The Neuroanesthesia Division supports the perioperative clinical care of patients with neurologic disease throughout the UCLA Health System. The physician anesthesiologists on the team provide anesthesia care for patients undergoing elective, urgent and emergency neurosurgical and neuro-interventional procedures. The anesthesia care of infants and children undergoing neurosurgery procedures is provided jointly by neuroanesthesia and pediatric anesthesia faculty.
In collaboration with colleagues from neurosurgery, neurophysiology, critical care, radiology, neurology and nursing, we provide care for adults and children undergoing a wide variety of diagnostic and therapeutic procedures for the treatment of neurologic disorders including intracranial aneurysms and arteriovenous malformations, stroke, epilepsy, brain tumors, hydrocephalus, spastic cerebral palsy, Chiari malformation, movement disorders, and diseases of the spine.
The majority of neurosurgery procedures are performed at Ronald Reagan Medical Center (RRMC), in two to five operating rooms per day. Currently more neurosurgical spine procedures are performed at UCLA’s Santa Monica Hospital, and more intracranial neurosurgical procedures are performed at RRMC. Overall neurosurgery case volume is approximately 1200 cases per year; the number of cases performed at Santa Monica and at the Ambulatory Surgery Center at Westwood has grown substantially over the past five years.
The Division participates in care coordination for patients whose cases are complex and require special consideration. This process is initiated by referral from the Neurosurgery Department, the Perioperative Evaluation and Planning Center (PEPC), and the Complex Care Team. Care coordination involves shared assessment, shared decision making, patient optimization and intra-disciplinary planning.
The Division is involved in translating best clinical practices into patient care pathways for neurosurgical and neuro-interventional procedures. As examples, the Division has participated in the creation and implementation of interdisciplinary perioperative management pathways for acute stroke management, complex spine, and perioperative pain.
The Division also is involved in the advanced planning for anesthesia care for neurosurgical procedures that incorporate new technology, new venues, or new monitoring and neurosurgery research protocols. Recent examples include the introduction of intraoperative CT scanning, and laser ablation of intracranial mass lesions in the MRI suite.
Residents in the Department of Anesthesiology and Perioperative Medicine are well prepared for future practice through education programs supported by the Division. Neuroanesthesia faculty participate in clinical teaching, board review, simulation, mentorship, didactic sessions and journal club. Residents gain substantial clinical experience providing anesthesia for a wide variety of neurosurgical and neuro interventional procedures in adults and children during clinical and call rotations. Graduated residents report that they are very well prepared for subsequent practice. A non-ACGME fellowship track is available for advanced training.
Our faculty in the Division of Neurosurgical Anesthesiology are advancing the understanding of the neuroscience of anesthesia, sleep and consciousness. We are working to improve our understanding of adverse neurologic outcomes of non-neurosurgical operations, and to improve clinical care through innovation, systematic evaluation of outcomes, and better control of postoperative pain. Research within the division spans from bench to bedside. Early investigators have support from KO8 and K23 NIH grants.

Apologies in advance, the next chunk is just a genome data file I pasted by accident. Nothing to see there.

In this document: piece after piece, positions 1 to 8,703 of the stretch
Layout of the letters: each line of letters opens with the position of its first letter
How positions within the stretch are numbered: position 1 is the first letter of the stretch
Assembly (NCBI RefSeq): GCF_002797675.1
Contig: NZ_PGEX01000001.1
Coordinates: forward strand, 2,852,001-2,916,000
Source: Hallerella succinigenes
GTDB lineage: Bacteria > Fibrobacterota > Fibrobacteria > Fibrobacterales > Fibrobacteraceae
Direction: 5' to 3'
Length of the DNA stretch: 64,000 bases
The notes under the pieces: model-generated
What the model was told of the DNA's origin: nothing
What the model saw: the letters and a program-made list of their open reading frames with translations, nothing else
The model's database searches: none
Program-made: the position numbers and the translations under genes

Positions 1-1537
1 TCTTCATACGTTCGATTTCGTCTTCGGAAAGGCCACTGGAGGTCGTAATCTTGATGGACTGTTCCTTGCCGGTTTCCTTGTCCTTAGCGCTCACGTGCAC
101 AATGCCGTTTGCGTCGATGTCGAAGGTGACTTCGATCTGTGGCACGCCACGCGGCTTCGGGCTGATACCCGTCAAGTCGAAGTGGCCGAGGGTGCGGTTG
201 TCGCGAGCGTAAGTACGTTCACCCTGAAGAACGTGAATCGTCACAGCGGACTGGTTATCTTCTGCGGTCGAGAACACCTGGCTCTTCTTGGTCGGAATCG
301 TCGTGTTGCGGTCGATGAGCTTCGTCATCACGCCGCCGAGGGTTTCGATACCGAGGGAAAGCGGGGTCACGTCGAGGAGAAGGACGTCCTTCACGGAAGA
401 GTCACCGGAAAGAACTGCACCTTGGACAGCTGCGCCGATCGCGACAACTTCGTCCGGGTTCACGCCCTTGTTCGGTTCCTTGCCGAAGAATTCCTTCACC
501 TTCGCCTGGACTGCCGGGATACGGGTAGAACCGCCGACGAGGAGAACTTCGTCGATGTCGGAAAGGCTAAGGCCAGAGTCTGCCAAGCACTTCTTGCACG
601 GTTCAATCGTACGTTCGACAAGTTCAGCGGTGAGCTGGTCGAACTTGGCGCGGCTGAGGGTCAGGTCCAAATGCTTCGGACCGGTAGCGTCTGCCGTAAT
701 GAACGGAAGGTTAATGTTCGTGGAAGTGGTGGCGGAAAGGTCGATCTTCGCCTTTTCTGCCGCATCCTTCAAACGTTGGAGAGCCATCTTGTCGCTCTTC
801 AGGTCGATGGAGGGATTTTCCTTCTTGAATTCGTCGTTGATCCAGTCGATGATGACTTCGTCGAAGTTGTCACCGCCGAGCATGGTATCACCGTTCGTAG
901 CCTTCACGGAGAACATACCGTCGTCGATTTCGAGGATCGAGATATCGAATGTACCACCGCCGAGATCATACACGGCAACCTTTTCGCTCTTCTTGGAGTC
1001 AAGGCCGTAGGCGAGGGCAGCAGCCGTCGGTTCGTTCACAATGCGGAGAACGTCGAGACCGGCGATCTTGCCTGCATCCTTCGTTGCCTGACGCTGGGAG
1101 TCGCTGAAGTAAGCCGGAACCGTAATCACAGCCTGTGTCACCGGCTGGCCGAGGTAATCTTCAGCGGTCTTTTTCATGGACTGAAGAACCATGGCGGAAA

Basic science research focuses on the mechanisms of general anesthetics at the circuit level, studying how anesthetics change activity patterns within cortical and subcortical circuits, and the resulting dynamics during anesthesia and recovery of consciousness. The Hudson Laboratory is investigating the electrical activity of individual neuron populations at different levels of anesthesia. The cellular biology and pathways of persistent inflammation are other key areas of inquiry.
At the translational level, our faculty’s research focuses on the ways in which recovery of consciousness can go awry, with an emphasis on the intersection of inflammation, delirium, and postoperative cognitive dysfunction. Dr. Susana Vacas and colleagues are investigating cognitive outcomes after general anesthesia. This work includes identifying vulnerable patient populations and designing clinically appropriate interventions to mitigate cognitive dysfunction. Division faculty participate as collaborators in clinical research on EEG signatures in patient with intractable epilepsy, and glucose uptake in brain tumors; faculty work in support of neurosurgery research protocols that involve any modification of anesthesia care.
Our faculty have played a key role in the development of the American Society of Anesthesiology’s Brain Health Initiative, and we are part of a multicenter consortium dedicated to the study of how intraoperative management affects brain health after anesthesia. Division faculty participate also in other professional societies to advance the specialty; our faculty serve on the education committee and the clinical affairs committee of the Society of Neuroscience in Anesthesia and Clinical Care (SNACC).
Faculty who contribute to the clinical, teaching, administration, consultation, mentoring, and research activities of the Division of Neurosurgical Anesthesiology include: